I am fortunate that I had some talent and I have met runners all over the world while running and volunteering and doing press coverage. I have never been a streaker or 50 state person or whatever. I just love the freedom of running. It has added so much to my life. I went from a woman who could not run around the track to a woman who sometimes believes I could run forever. However I do see my mileage decreasing in the next years as it takes me much more time to do 20 plus miles a day than it used to take. I have been blessed to be injury free but I believe that is because I listen to my body. I do not ,heaven forbid, run with music or use a GPS watch. I believe in the simplicity of our sport.
  Fortunately for most of my running life I have had access to shoes and clothing so I do not go broke replacing shoes all of the time. I am currently sponsored through the Atlanta Track Club by Mizuno. Having completed probably well over a thousand races, I have tons of shirts and jackets. Steve used to tease me that my one eighth Cherokee heritage is what gave me such an ability to run. I figured he meant I was always on the warpath.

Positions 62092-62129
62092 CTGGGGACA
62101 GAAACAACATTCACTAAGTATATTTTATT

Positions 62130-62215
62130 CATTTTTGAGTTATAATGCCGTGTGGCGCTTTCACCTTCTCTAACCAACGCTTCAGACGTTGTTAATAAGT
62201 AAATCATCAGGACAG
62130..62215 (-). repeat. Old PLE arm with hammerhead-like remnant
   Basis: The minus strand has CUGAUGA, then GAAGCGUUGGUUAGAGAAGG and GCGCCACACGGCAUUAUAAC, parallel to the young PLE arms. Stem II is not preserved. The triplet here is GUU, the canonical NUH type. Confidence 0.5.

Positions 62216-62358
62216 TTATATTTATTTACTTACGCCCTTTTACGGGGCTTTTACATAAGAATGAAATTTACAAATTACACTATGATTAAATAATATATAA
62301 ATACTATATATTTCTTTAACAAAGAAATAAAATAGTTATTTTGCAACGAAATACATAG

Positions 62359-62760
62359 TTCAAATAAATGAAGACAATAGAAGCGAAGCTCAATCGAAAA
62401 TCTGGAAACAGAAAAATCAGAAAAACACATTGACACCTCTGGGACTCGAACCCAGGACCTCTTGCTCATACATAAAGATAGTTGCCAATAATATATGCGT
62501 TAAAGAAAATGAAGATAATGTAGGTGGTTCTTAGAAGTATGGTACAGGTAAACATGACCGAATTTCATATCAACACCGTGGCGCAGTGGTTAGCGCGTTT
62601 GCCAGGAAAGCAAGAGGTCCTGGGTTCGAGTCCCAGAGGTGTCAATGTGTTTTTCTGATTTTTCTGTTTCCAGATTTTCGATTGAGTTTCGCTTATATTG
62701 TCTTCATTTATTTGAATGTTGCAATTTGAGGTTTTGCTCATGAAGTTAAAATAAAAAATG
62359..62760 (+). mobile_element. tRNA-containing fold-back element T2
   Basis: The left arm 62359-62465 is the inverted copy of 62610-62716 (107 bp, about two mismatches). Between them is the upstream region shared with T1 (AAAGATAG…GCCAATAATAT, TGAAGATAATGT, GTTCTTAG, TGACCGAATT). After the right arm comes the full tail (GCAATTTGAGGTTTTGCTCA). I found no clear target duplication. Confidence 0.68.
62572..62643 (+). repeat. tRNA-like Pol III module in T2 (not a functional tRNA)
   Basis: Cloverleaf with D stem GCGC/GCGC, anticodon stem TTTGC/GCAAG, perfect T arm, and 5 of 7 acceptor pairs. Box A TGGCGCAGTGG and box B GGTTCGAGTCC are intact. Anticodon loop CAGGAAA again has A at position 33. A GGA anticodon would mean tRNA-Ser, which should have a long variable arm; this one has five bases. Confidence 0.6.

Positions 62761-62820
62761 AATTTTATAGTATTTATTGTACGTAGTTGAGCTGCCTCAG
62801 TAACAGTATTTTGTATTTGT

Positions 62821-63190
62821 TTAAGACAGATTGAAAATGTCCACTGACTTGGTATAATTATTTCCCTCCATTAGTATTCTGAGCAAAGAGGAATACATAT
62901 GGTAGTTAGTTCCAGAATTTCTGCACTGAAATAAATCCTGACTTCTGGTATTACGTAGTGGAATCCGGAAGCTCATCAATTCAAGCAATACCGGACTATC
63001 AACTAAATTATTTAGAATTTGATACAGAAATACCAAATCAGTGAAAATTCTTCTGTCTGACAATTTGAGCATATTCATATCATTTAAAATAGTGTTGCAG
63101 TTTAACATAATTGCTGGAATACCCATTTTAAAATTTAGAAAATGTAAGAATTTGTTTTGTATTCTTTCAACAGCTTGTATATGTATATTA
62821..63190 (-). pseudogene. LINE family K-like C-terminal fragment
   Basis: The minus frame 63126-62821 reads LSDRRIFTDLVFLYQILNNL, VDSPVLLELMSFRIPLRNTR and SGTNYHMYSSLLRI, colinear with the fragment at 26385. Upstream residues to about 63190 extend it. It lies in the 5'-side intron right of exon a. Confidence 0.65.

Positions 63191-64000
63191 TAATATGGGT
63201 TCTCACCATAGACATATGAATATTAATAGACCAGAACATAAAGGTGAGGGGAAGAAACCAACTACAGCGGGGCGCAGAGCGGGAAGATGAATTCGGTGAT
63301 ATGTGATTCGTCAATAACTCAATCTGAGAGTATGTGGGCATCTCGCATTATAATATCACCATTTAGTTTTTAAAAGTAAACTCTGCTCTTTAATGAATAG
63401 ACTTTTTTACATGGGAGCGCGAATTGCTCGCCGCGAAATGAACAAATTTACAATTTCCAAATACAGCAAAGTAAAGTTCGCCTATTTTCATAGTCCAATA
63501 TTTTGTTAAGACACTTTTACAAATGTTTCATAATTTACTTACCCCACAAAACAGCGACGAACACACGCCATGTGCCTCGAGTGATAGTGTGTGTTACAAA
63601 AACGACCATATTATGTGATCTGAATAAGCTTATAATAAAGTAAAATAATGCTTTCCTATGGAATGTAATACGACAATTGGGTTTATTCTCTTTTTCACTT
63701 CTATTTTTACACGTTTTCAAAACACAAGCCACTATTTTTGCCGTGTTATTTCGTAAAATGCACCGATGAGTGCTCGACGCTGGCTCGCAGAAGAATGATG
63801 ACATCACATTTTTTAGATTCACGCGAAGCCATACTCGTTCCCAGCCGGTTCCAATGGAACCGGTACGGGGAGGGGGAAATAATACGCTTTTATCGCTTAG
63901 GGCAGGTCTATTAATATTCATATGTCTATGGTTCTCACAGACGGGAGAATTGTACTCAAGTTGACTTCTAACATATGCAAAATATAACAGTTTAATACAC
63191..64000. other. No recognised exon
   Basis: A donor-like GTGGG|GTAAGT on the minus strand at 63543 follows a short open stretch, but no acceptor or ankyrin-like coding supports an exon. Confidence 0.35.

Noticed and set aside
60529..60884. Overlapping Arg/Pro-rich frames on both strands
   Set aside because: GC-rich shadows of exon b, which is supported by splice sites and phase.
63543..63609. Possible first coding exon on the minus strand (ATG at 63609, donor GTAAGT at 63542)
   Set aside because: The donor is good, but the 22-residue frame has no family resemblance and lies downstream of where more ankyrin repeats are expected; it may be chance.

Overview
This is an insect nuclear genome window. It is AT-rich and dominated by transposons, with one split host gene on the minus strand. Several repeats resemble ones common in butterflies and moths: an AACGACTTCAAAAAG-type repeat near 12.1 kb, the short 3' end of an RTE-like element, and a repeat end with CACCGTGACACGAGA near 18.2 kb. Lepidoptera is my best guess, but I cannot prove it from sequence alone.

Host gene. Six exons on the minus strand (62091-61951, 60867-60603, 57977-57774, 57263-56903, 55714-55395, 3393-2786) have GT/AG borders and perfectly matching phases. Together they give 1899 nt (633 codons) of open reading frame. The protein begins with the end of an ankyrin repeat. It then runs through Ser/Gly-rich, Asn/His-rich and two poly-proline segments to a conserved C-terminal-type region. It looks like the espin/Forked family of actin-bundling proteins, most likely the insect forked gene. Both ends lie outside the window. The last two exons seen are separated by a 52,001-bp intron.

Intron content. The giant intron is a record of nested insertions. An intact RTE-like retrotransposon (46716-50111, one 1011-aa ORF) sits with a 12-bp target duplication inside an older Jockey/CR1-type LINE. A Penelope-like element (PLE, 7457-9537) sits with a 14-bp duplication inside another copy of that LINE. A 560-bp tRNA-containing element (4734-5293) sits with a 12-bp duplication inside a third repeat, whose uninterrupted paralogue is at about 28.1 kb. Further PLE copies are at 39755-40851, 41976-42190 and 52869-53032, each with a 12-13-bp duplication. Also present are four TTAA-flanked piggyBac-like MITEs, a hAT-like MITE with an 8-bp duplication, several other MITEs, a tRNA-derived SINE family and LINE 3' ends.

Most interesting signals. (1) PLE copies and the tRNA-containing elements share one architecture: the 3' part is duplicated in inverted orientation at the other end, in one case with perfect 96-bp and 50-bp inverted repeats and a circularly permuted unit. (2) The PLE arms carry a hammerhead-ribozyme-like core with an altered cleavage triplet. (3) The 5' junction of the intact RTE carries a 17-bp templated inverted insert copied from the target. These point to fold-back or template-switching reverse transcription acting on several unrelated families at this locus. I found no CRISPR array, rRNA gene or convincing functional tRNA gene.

Joe Caruso has reached 124,000 miles (March, 2016)

Joe Caruso
Northwood, Ohio
DOB: 07/09/1953
Started running in 9th grade with a 2:47 880 time. Ran all summer, and in 10th grade ran 4:43 mi.,10:20 2-mi., 11th grade ran 4:41 and 10:09. Started running over 100 miles per week senior year in high school. Ran 1:564:189:22 (2-mi.), 31:05 10,000, and 42:07 8 mi. College: Eastern Mich. Univ. 1976 Mid American Conference Cross Country Champion, 14:12. 5,000 indoor.

Post College: 8:40's 2-mile, 13:57 5,000

Bobby Crim 10 mi. 49:21, 1:04 (13.1), and 2:22 marathon. My mega mileage lowered all my times up to about 14 miles. Doug Kurtis and I were about even from 15K through the half marathon. In the 25k we were averaging 5:05 per mile through around 14 miles.